Getting Started with OpenAI Function Calling

The basic usage of LLM is text in -> text out, where the output is in text format. However, there are often cases where we want it to output in a fixed format for parsing into structured data and passing it to subsequent processing logic.

Before the release of Function calling by OpenAI, we may have used text prompts to request LLM to format the output, or used the Parsers provided by the LangChain framework. Now, OpenAI provides Function calling to format the output of LLM into the required parameters for function calling.

Introduction to Function calling: Simply put, Function calling is about generating formatted output that is recognizable based on the parameters required for (custom) function calls.

In API calls, we can describe a function (function name, parameters, etc.) and have the model intelligently generate a JSON object that contains the parameters for calling one or more functions. The Chat Completions API does not directly call the functions; it only generates the JSON. We can use this JSON object in our code to call the functions we have described.

Here’s an example:

Let’s say we want to build an email assistant that can send emails based on user input. The user input might be something like “Please send an email to xxx@gmail.com with the following content: Please attend the meeting in the school auditorium tomorrow morning at 9:00 AM.”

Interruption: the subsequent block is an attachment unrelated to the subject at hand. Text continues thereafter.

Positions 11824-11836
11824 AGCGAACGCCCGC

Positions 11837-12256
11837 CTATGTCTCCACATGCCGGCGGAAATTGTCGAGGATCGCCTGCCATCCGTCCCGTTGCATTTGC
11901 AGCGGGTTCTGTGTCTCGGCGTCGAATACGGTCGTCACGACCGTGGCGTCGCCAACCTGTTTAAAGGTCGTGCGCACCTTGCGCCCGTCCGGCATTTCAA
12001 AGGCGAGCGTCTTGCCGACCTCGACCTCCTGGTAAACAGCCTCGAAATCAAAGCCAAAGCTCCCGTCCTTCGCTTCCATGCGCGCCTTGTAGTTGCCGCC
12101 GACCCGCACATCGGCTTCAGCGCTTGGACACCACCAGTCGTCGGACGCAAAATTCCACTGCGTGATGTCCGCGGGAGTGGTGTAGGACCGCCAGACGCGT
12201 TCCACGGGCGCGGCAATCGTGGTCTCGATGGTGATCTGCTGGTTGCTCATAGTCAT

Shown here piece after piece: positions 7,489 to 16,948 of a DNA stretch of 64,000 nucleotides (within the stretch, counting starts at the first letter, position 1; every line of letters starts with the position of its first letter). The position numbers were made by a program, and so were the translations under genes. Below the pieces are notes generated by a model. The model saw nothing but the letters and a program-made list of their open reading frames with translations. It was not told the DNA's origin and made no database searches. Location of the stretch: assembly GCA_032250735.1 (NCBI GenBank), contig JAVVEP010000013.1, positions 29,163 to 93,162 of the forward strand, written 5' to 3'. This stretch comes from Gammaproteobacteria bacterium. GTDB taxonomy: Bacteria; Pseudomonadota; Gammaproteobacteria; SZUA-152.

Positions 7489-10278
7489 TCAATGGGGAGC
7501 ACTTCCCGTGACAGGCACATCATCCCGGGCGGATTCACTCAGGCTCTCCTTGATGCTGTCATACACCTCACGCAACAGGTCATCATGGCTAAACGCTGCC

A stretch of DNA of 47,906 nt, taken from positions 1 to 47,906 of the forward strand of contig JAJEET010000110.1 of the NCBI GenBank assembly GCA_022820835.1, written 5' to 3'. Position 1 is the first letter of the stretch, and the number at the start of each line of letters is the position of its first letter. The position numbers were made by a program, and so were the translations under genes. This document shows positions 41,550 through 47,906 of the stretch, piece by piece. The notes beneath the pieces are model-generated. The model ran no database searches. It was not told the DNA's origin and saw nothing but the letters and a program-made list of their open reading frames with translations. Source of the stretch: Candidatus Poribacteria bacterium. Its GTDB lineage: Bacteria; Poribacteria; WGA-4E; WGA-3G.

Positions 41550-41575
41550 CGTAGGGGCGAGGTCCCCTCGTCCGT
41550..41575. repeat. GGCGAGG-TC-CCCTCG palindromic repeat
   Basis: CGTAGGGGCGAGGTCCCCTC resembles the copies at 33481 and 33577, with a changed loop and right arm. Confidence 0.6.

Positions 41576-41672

Sending an email requires calling an external API, and typically we would encapsulate the parameters like this in our code: send_email(to: string, body: string).

As we can see, send_email(to: string, body: string) requires two parameters: the recipient “to” and the email content “body”. These parameters need to be extracted from the user’s input.

We can describe send_email(to: string, body: string) and pass it to the Chat Completions API. The response from the API will include the following content:

 function=Function(arguments='{"to": "xxx@gmail.com", "body": "Please attend the meeting in the school auditorium tomorrow morning at 9:00 AM."}', name='send_email') 

We can see that OpenAI has extracted the required parameters, the recipient “to” and the email content “body”, from the user’s text input and assigned them to the “arguments” field in JSON format.

Workflow of Function calling: Let’s take the example of querying the weather for a specific city on a specific date to explain the workflow of Function calling.

For weather queries, we will use the API provided by AMap.

def get_weather(city, date):
    base_url = "<https://restapi.amap.com/v3/weather/weatherInfo>"
    api_key =  os.getenv("AMAP_API_KEY")
    params = {
        'key': api_key,
        'city': city,
        'extensions': 'base',
        'output': 'json',
        'date': date
    }
    try:
        response = requests.get(base_url, params=params)
        data = response.json()
        logger.info(data) 
        if data['status'] == '1':
            weather_info = data['lives'][0] 
            # logger.debug(f"city: {weather_info['city']}")